Sufferers of migraines could find more than just solace but actual relief in meditation, according to a small new study out of Wake Forest Baptist Medical Center.
"Stress is a well-known trigger for headaches, and research supports the general benefits of mind-body interventions for migraines," outlined Rebecca Erwin Wells, M.D., assistant professor of neurology at Wake Forest Baptist and lead author of the study. "But there hasn't been much research to evaluate specific standardized meditation interventions."
The goal of the study was to examine the effects of a standardized meditation and yoga intervention on migraine sufferers called mindfulness-based stress reduction (MBSR).
The participant group of 19 was divided into a test group of 10, who received the intervention, and the remaining nine made up the control group who continued using standard medical care for migraines.
For a period of eight weeks, the test group reported for weekly training sessions and were instructed to practice 45 minutes on their own a minimum of five additional days each week.
Researchers evaluated participants using objective measures of how their migraines affected their health and quality of life before and after the trial and each subject logged migraine occurrence throughout the intervention.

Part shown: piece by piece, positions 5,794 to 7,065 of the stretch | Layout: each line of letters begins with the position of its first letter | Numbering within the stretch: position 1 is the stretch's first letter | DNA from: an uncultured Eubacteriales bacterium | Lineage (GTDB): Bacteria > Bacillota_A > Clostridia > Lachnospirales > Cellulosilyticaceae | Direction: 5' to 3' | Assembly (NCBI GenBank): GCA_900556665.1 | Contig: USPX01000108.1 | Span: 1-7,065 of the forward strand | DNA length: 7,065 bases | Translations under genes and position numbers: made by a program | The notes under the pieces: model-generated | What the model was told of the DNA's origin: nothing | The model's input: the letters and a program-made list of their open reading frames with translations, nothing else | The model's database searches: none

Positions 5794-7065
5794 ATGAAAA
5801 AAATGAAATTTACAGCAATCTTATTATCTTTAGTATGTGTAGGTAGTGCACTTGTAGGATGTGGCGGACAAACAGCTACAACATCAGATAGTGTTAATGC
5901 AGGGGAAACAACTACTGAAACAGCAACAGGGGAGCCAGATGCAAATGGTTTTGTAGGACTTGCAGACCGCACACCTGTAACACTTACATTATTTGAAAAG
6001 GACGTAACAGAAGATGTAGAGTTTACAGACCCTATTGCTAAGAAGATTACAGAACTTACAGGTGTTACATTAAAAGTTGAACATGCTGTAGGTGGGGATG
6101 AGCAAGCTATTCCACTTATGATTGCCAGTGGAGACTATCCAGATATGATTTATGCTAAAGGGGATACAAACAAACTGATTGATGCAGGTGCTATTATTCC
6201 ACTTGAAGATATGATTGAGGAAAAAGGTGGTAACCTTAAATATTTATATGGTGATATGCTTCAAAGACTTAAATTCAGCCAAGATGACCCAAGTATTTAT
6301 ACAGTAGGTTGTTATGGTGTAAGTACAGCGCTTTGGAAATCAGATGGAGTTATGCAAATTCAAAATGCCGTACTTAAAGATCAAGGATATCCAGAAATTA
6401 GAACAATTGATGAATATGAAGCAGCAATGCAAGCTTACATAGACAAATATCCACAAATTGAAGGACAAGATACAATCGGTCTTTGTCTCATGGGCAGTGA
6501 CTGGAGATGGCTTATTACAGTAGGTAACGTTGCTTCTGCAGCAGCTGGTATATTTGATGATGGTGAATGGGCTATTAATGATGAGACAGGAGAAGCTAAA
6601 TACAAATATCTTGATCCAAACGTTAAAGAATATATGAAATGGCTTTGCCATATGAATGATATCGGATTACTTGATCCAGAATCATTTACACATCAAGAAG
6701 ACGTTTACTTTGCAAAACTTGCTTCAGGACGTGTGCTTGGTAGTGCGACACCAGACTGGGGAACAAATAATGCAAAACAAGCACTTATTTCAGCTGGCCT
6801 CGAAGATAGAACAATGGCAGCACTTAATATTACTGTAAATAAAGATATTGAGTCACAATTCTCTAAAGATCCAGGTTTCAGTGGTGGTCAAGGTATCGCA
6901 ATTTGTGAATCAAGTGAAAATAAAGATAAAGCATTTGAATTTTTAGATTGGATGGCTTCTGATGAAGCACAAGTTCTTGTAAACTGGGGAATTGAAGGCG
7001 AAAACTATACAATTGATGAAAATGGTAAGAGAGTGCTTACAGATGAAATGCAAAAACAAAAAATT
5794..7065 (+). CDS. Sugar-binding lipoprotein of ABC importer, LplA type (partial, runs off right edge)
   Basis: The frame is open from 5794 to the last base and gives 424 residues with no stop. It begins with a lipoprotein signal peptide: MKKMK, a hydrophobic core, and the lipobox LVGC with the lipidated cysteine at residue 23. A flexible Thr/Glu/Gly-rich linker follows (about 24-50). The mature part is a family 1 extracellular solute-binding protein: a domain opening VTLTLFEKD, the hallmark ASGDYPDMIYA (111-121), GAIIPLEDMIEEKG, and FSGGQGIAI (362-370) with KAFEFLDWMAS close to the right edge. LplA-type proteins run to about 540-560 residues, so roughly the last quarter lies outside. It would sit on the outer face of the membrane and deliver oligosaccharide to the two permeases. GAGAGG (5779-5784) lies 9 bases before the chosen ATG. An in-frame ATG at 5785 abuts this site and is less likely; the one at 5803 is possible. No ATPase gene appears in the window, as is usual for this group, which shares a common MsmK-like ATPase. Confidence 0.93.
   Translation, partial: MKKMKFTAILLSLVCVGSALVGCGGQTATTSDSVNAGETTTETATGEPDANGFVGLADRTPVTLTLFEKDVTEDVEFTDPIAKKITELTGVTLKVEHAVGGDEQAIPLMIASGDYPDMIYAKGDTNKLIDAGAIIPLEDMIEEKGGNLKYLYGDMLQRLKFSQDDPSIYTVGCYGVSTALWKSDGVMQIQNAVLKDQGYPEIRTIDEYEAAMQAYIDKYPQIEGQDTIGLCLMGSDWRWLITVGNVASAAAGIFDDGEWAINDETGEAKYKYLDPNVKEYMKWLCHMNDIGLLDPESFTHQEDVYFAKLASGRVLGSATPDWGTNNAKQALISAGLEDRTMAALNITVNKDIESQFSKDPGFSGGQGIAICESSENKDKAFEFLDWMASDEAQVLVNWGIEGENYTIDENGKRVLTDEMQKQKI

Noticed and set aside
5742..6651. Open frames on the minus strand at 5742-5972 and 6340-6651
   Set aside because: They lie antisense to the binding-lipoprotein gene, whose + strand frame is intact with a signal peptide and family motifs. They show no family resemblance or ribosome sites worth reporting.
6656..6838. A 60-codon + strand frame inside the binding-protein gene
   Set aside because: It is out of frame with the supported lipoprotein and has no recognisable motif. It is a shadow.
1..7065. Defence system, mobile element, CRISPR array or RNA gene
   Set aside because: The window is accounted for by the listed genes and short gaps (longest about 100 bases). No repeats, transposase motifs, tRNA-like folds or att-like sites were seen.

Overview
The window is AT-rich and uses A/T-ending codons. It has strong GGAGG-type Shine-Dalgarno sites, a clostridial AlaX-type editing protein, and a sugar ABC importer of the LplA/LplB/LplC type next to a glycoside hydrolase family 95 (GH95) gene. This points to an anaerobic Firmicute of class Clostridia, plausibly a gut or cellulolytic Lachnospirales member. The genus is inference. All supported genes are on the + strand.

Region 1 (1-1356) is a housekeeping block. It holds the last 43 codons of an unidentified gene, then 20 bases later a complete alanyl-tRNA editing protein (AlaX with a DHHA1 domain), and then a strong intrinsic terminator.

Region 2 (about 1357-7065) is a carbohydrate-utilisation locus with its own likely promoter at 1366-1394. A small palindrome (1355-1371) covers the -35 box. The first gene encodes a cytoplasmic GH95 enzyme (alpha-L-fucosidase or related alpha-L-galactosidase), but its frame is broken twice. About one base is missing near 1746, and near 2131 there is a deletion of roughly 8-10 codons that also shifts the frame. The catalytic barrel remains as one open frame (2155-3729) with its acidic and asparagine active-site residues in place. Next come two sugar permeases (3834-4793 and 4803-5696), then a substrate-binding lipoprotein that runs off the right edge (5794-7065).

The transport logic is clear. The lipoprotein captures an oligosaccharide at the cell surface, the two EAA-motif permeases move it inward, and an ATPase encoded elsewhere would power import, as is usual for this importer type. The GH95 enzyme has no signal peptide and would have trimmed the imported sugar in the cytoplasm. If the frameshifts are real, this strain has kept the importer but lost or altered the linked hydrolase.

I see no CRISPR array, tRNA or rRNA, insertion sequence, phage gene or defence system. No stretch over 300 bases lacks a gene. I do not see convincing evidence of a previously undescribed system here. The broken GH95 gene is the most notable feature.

The test group had made more progress toward overcoming migraines, having an average of 1.4 fewer migraines per month with reduced severity and duration.
"Secondary effects included headaches that were shorter in duration and less disabling, and participants had increases in mindfulness and self-efficacy -- a sense of personal control over their migraines," said Wells. "In addition, there were no adverse events and excellent adherence."
Having concluded that MBSR intervention is safe and effective, further research with larger participant groups is being planned.
"For the approximate 36 million Americans who suffer from migraines, there is big need for non-pharmaceutical treatment strategies, and doctors and patients should know that MBSR is a safe intervention that could potentially decrease the impact of migraines," Wells said.
The study was published in the journal Headache.
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